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Author:

Margaret of Cortona

““I neither seek nor wish for anything but you, my Lord Jesus”. With these words, Margaret of Cortona, answered the Lord’s question, “’What is your wish, poverella?’” (little poor one)

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Advocating for Advocacy: Deacon Jason Burns

The causes of mental illness range from biological to environmental and everything in between. My own anxiety issues are biological, it is literally a part of my DNA and because of the wonders of modern medicine my illness is in check, at least most of the time. There was a time when I refused to acknowledge that I was struggling, but with time accepted it and asked for help.

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Burning Masks

“Today, I sacrificed a one of my precious masks for the sake of Ash Wednesday. Normally I burn a stack of palm crosses and fronds from the previous year’s Palm Sunday celebration just as many churches do.”

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Sharing the Journey

“Regardless of where I am spiritually at any given moment, I persist with readings and prayers at the beginning and end of each day. And, despite what may be going badly in some of our lives, here we are, together as the Body of Christ in this Cafe, choosing to get up  and embrace the spiritual life again today, to seek that joyful union.”

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The Fast I Choose

“Alfred Adler, in his theory of Individual Psychology, wrote that mental health could not be balanced by oneself—there must be a community aspect to it. He called that ‘social interest’ or ‘community feeling’.”

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Dan Ennis – One month In: Character Still Counts

On January 21, 2021, President Joe Biden continued an American tradition by attending a prayer service at the Washington National Cathedral. The event included a closing prayer from Presiding Bishop Curry.  Since 1933, the National Inaugural Prayer Service has been a familiar part of the inaugural ceremonies, but even before the was a National Cathedral, The Episcopal Church prayed for—and with—Presidents. That tradition began with George Washington and the first inauguration in 1789.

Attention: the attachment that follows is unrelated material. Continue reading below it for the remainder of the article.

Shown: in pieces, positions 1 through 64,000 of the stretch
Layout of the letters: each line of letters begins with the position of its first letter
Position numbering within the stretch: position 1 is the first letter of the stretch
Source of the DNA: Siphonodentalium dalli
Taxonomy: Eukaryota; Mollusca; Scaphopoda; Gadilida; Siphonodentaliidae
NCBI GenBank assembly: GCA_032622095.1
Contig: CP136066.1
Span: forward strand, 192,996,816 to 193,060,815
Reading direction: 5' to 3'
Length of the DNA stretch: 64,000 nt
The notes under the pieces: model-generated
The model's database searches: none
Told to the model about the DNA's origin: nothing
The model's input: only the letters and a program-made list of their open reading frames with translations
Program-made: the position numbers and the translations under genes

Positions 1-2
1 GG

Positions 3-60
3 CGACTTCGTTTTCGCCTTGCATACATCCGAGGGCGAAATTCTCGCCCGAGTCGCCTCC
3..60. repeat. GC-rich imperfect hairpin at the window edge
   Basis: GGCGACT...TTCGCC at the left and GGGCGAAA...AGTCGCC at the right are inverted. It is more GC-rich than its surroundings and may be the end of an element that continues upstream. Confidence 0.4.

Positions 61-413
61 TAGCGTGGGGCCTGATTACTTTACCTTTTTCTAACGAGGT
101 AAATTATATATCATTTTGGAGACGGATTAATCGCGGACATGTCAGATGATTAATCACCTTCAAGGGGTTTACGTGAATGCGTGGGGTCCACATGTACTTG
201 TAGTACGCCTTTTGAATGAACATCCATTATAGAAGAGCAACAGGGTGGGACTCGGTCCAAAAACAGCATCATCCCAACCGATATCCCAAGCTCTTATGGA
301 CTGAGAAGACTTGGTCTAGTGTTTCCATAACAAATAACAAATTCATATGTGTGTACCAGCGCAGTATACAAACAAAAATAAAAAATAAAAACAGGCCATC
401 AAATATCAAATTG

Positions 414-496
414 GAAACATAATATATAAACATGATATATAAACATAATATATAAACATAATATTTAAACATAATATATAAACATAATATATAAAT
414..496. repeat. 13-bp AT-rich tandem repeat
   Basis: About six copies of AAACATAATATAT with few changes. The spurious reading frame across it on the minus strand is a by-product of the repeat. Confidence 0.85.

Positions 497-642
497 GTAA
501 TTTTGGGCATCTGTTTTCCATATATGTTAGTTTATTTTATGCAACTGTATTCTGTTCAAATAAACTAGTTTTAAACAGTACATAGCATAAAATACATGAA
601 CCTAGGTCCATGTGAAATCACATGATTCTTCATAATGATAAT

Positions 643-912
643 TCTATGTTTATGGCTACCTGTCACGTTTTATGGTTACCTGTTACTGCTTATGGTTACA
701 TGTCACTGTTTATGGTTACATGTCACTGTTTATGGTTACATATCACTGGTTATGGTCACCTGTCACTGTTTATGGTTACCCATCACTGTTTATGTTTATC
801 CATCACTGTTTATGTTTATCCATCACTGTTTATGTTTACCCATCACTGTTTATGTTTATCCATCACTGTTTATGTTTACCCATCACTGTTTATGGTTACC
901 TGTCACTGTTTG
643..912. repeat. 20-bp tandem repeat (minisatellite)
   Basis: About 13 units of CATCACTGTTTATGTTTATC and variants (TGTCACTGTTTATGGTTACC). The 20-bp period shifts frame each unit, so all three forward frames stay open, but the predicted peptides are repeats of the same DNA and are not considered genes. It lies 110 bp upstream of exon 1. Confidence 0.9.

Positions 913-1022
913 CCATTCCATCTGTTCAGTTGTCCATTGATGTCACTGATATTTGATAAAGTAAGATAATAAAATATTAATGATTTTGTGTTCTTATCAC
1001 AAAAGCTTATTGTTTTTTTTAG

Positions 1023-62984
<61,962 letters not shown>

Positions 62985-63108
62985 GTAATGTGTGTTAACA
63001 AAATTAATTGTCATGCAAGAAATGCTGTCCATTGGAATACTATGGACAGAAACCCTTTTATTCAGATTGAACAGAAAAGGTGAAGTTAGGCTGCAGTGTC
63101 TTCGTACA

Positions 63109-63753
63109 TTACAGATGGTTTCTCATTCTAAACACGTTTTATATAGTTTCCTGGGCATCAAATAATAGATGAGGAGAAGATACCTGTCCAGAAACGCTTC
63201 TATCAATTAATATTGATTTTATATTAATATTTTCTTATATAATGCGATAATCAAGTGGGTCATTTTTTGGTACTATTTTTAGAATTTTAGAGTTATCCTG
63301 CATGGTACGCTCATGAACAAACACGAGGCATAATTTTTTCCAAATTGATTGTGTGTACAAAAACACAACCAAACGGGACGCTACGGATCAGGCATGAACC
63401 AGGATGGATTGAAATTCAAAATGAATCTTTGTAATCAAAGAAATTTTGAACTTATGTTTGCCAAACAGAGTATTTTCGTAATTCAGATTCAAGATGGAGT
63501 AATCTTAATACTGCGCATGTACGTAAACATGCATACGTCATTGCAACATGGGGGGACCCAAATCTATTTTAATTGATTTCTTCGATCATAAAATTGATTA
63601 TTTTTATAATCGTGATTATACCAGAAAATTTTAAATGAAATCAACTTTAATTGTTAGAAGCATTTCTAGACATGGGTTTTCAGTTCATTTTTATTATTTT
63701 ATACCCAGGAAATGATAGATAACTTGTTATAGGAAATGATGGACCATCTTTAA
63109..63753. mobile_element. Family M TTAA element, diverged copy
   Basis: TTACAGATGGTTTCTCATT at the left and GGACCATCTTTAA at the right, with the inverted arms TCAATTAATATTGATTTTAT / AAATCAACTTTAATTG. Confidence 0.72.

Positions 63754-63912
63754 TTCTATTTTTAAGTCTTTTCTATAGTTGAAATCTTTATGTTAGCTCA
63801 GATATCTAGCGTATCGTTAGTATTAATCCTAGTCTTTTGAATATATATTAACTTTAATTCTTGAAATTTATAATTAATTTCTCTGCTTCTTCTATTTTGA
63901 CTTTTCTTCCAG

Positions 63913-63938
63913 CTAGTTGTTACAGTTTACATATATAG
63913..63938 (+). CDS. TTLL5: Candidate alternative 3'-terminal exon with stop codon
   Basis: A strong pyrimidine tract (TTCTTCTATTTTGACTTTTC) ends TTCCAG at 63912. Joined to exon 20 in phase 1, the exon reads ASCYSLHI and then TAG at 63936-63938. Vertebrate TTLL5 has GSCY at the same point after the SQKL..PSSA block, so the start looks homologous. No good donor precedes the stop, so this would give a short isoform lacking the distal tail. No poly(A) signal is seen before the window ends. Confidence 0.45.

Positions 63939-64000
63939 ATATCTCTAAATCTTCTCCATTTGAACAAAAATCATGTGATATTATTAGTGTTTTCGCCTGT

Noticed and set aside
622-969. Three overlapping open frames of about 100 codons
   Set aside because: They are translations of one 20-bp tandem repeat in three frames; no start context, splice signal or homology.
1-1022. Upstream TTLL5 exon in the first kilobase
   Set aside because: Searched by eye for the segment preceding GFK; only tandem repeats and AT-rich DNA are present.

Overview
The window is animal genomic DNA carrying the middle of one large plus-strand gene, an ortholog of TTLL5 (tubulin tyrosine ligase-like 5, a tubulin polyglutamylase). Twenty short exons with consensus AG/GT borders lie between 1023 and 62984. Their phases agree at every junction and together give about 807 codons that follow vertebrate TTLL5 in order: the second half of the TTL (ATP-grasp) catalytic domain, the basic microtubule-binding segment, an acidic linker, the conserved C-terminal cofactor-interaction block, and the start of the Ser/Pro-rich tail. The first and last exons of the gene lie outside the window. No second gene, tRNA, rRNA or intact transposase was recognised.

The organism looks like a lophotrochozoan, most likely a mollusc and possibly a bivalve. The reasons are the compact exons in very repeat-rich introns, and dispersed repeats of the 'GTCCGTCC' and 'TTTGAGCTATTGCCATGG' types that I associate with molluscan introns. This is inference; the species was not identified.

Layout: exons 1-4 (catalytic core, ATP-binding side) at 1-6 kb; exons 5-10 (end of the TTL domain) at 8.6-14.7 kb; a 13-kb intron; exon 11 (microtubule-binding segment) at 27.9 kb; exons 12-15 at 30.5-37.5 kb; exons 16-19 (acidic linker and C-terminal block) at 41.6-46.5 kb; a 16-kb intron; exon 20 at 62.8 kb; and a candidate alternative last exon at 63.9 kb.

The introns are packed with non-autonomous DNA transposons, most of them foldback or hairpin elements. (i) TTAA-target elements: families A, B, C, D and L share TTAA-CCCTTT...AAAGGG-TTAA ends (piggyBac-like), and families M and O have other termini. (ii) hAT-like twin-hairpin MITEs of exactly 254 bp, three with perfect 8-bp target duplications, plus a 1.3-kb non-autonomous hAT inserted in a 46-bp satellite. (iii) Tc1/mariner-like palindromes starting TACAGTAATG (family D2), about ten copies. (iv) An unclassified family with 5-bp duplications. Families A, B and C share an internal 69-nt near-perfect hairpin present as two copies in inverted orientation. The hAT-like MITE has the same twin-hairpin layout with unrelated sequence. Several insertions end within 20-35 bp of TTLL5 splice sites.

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God Desires Healing

“As we traverse this second year of COVID with fears about the possibilities of more restrictions conflicting with our desire to get rid of masks and start gathering together, I know that many of us are wondering, ‘Does God believe in healing?'”

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The Episcopal Café seeks to be an independent voice, reporting and reflecting on the Episcopal Church and the Anglican tradition.  The Café is not a platform of advocacy, but it does aim to tell the story of the church from the perspective of Progressive Christianity.  Our collective sympathy, as the Café, lies with the project of widening the circle of inclusion within the church and empowering all the baptized for the role to which they have been called as followers of Christ.

The opinions expressed at the Café are those of individual contributors, and, unless otherwise noted, should not be interpreted as official statements of a parish, diocese or other organization. The art and articles that appear here remain the property of their creators.

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